A B C D
1 X X X
2 X X X
3 X
4 X X
5 X X X
6 X X

The code block of A1 is B2:D4, because A2:A4 is empty and A5 is not;

The code block of B1 is C1:D1, because B2 is not empty;

The code block of B2 is C2:D3, because A3:B3 is empty and B4 is not;

The code block of C3 is D3:D3, because B4 is not empty;

The code block of A5 is B5:D6, because A6 is empty.

Code blocks are designed to limit the scope of a statement. If the condition of if is true, the code block of the cell where the if is located will be executed; If not, the code block of the corresponding else cell will be executed.

Some programming languages use curly brackets or BEGIN…END to enclose the statements to be executed. The programming language using this scheme has no requirements for writing format. However, for the sake of readability, people still use text indentation to write the code into this ladder shape to see the scope of each statement. SPL does not use bracket scheme, but directly uses ladder like code blocks to limit the scope of statements, which will force the code to have a certain format.

The above code can also reverse the condition of A3, and the square root calculation can be done only once:

A B C D
1 3 8 4
2
3 if A1!=0 =B1*B1-4*A1*C1
4 if B3>0 =sqrt(B3)
5 >A2=(-B1+C4)/2/A1 >B2=(-B1-C4)/2/A1
6 else if B3==0 >A2=-B1/2/A1
7 else >A2=-C1/B1

The code block of A3 is B3:D6, which will be executed when the judgment condition of A3 is established, otherwise, the code block B7: D7 of A7 where else is located will be executed.

We have to further consider the case of equation degeneration, that is, A1 and B1 are both 0. At this time, if C1 is also 0, then any number is the solution of the equation. If C1 is not 0, then the equation has no solution.

A B C D
1 3 8 4
2
3 if A1!=0 =B1*B1-4*A1*C1
4 if B3>0 =sqrt(B3)
5 >A2=(-B1+C4)/2/A1 >B2=(-B1-C4)/2/A1
6 else if B3==0 >A2=-B1/2/A1
7 else if B1!=0 >A2=-C1/B1
8 else if C1==0 >output(“Any”)

When the equation degenerates to 0=0, the code does not fill in any solution and outputs an any at the bottom right.

Like the above code, else has if in the code block. This situation is not uncommon in reality, which will lead to the wide code, because every additional layer of if needs to be indented to the right, the code is not very beautiful and easy to read.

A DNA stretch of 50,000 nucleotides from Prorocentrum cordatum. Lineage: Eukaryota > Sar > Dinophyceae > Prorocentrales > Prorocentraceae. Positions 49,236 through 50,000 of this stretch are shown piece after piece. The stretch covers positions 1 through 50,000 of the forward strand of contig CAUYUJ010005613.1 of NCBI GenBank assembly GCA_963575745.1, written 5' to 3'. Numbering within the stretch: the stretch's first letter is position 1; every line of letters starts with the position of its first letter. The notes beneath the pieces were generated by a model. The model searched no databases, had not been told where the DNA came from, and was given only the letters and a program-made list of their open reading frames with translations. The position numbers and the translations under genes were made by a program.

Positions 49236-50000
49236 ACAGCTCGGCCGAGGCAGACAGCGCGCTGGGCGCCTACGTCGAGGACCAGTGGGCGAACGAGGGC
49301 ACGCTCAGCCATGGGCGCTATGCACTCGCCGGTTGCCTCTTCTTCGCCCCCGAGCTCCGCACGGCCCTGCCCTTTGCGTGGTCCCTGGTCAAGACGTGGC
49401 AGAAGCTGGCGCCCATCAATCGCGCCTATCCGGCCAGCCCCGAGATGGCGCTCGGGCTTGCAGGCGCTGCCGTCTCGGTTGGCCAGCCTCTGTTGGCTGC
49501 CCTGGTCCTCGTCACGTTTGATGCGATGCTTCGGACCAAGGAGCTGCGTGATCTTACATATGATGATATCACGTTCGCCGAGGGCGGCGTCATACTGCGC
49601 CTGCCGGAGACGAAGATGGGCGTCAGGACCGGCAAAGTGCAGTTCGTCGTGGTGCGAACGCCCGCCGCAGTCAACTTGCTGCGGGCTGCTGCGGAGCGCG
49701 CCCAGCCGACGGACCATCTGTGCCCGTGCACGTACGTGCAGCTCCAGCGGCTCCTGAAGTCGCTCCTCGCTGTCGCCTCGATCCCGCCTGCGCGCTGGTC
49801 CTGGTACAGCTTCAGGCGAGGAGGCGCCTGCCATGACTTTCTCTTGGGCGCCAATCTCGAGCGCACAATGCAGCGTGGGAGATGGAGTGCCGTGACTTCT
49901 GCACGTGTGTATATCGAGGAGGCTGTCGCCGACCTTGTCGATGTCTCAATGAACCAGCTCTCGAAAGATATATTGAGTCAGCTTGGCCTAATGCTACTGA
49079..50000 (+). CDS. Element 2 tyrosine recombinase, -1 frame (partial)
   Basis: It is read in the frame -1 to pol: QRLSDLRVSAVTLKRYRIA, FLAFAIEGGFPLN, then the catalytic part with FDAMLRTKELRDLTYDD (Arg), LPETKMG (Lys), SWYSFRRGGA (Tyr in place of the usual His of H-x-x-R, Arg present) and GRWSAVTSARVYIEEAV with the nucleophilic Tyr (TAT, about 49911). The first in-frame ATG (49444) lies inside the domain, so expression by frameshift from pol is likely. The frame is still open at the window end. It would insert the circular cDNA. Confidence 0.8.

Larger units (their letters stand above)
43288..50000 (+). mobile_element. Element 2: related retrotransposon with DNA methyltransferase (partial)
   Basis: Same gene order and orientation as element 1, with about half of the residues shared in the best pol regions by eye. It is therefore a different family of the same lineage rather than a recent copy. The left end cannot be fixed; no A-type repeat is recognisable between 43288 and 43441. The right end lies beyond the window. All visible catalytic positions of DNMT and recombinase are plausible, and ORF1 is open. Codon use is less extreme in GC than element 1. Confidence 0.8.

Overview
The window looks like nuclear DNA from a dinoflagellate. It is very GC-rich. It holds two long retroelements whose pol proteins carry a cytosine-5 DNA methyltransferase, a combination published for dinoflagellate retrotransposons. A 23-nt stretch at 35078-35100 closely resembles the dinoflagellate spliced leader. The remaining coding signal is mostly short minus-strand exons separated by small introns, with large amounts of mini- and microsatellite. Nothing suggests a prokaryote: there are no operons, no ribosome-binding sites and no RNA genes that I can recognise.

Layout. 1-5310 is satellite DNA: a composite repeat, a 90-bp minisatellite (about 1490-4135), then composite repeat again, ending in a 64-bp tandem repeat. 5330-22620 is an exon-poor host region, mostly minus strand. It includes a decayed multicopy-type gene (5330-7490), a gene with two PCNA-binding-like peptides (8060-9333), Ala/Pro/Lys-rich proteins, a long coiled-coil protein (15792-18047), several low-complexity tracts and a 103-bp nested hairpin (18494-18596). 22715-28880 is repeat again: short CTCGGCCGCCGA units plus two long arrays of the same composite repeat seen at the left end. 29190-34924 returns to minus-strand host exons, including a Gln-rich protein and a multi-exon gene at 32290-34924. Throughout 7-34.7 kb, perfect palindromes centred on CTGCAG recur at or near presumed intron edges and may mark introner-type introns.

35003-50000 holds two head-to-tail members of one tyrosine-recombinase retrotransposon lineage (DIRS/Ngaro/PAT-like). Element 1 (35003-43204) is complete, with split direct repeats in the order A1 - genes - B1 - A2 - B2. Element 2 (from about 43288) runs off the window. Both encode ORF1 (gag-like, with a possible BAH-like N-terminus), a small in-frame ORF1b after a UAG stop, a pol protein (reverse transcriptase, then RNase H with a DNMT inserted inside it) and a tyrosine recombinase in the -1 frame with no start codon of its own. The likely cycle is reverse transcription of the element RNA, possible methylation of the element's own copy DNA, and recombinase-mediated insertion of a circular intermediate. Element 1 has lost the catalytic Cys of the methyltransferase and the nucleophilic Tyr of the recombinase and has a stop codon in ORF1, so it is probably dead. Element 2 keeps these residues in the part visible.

Many programming languages, including SPL, provide syntax to bind else to if after it, and the above code can also be written as follows:

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A

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B

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C

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D

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1

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3

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8

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4

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2

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3

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if A1!=0

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=B1*B1-4*A1*C1

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4

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if B3>0

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=sqrt(B3)

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5

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A2=(-B1+C4)/2/A1

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B2=(-B1-C4)/2/A1

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6

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else if B3==0

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A2=-B1/2/A1

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7

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else if B1!=0

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A2=-C1/B1

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8

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else if C1==0

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output(“Any”)

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Write the else and the if immediately following the else together. These else if and the first if form a complete if statement. It is equivalent to judging a batch of mutually exclusive conditions respectively, executing the corresponding code block when a condition is established, and then ending the entire if statement.